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  • U.S. Supreme Court Blocks Order Allowing Transgender Restroom Choice

    On August 3, 2016, amidst national debate over transgender rights, the United States Supreme Court temporarily blocked a court order that had allowed a transgender student to use the boys’ restrooms in a Virginia high school.

    Gavin Grimm, who was born female but identifies as a male, is scheduled to commence his senior year at Gloucester High School in southern Virginia this fall. High school administrators allowed Grimm to use the boys’ restroom for a period of time; however, the local school board soon adopted a policy that mandated that all students use the restroom and locker room of their “corresponding biological genders.” The school board’s policy further stated that “students with gender identity issues” would be permitted to use the school’s private restrooms. Grimm sued the Gloucester County School Board and the Fourth Circuit in Richmond, Virginia held that the school board’s policy was unlawful. A trial judge subsequently ordered that, in light of the decision, school administrators must allow Grimm to use the boys’ restroom. Since then, the school board indicated that it would file a petition in late August asking the Supreme Court to hear its appeal; however, in the meantime, the school board submitted an emergency application to the Court requesting that the justices permit school administrators to continue to bar Grimm from using the boys’ restrooms.

    The Supreme Court’s vote to block the trial court order was 5 to 3. Justice Breyer joined the Court’s conservative justices, indicating that this would “preserve the status quo” until the Court could decide whether or not to hear the case. Justices Ginsburg, Sotomayor and Kagan dissented. CNN contributor and law professor Steve Vlaseck said that “[t]he order comes as something of a surprise given the current composition of the court.”

    While the nature of the decision may come as a surprise, the discussion and debate over transgender rights has become familiar. For example, the U.S. Department of Justice is suing North Carolina over its law that requires transgender individuals to use the restrooms in government buildings that correspond with the gender listed on their birth certificates. This law has not only sparked lawsuits, but has also drawn protests and boycotts by companies doing business with and in the state.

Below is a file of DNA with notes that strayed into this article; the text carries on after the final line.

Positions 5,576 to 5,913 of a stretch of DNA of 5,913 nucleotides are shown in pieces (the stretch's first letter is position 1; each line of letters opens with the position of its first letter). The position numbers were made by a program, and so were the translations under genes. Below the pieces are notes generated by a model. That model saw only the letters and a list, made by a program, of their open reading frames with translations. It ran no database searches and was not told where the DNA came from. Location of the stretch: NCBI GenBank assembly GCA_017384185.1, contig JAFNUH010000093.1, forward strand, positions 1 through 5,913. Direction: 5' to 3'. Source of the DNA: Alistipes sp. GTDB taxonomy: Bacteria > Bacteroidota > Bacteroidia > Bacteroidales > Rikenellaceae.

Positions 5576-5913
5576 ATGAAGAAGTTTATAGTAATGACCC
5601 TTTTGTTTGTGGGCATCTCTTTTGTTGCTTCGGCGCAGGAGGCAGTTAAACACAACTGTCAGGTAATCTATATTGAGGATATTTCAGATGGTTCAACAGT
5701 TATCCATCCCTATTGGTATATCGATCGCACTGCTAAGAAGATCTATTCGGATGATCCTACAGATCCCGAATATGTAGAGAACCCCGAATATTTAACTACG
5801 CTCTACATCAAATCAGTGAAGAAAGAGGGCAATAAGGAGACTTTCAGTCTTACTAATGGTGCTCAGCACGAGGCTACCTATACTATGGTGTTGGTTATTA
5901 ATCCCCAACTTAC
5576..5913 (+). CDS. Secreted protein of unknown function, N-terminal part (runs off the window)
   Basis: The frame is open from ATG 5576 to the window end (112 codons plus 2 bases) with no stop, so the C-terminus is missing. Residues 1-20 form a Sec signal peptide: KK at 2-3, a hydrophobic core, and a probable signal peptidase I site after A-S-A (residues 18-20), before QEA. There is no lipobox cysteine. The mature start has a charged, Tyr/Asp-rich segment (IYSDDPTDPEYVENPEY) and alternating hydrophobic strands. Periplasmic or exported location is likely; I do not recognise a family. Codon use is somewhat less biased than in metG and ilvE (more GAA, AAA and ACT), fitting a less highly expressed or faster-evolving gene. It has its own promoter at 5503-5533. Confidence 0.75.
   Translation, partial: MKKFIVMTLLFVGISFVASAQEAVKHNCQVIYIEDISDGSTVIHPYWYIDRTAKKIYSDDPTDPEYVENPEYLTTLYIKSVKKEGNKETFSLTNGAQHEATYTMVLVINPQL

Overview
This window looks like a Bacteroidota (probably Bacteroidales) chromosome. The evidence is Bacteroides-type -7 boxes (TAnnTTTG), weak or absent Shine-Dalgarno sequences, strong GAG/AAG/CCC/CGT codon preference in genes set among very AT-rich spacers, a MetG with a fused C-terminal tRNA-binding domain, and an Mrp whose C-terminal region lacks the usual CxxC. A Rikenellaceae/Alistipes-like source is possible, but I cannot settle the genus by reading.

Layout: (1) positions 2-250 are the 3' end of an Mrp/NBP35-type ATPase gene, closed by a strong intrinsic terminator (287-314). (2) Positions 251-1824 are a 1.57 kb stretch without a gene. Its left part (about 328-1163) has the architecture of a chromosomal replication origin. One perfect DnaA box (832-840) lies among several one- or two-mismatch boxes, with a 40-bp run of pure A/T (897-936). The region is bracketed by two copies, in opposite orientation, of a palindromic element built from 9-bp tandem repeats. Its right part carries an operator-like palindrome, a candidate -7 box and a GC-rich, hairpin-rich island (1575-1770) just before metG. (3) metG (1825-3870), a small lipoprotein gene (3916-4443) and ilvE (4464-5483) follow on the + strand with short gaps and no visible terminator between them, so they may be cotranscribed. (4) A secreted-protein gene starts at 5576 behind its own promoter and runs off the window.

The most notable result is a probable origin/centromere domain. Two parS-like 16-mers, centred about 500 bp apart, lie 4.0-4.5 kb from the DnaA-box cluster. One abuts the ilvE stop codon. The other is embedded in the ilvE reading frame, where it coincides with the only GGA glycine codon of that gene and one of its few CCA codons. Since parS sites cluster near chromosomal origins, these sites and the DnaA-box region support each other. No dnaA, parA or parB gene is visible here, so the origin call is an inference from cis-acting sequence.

Additionally, in May 2016, the U.S. Department of Education’s Office of Civil Rights, the government agency that enforces and ensures compliance with Title IX, released a Dear Colleague Letter regarding transgender issues aimed at public and private schools nationally. Specifically, the Office of Civil Rights indicated that, while Title IX permits schools to provide separate facilities on the basis of sex, students must be permitted to access facilities consistent with their gender identity and must not be forced to use facilities inconsistent with that identity. The Office of Civil Rights and the Department of Education relied on the Fourth Circuit’s decision in G.G. ex rel. Grimm v. Gloucester County School Board, stating that their interpretation of Title IX “is consistent with courts’ and other agencies’ interpretations of federal laws prohibiting sex discrimination.”

    In any event, the Court’s decision on August 3, 2016 means that, for now, “the relationship between transgender identity and sex discrimination will be left in limbo until the Supreme Court resolves it one way or the other” said Steve Vladeck. While the Court has not yet determined exactly what Title IX means for transgender students across the county, growing national interest in the matter and the general public’s attitude regarding transgender rights indicate that this issue will be settled soon. Public and private high schools and universities receiving federal funding should keep a close eye on the Court’s decision and make changes in policy and implementation, if necessary, in the near future.

    If you or your institution has any questions or concerns regarding education or employment related issues, please contact Hayley B. Dryer at hdryer@cullenanddykman.com or at (516) 357 – 3745.

    Thank you to Bridget Hart, a summer associate at Cullen and Dykman LLP, for her assistance with this blog post.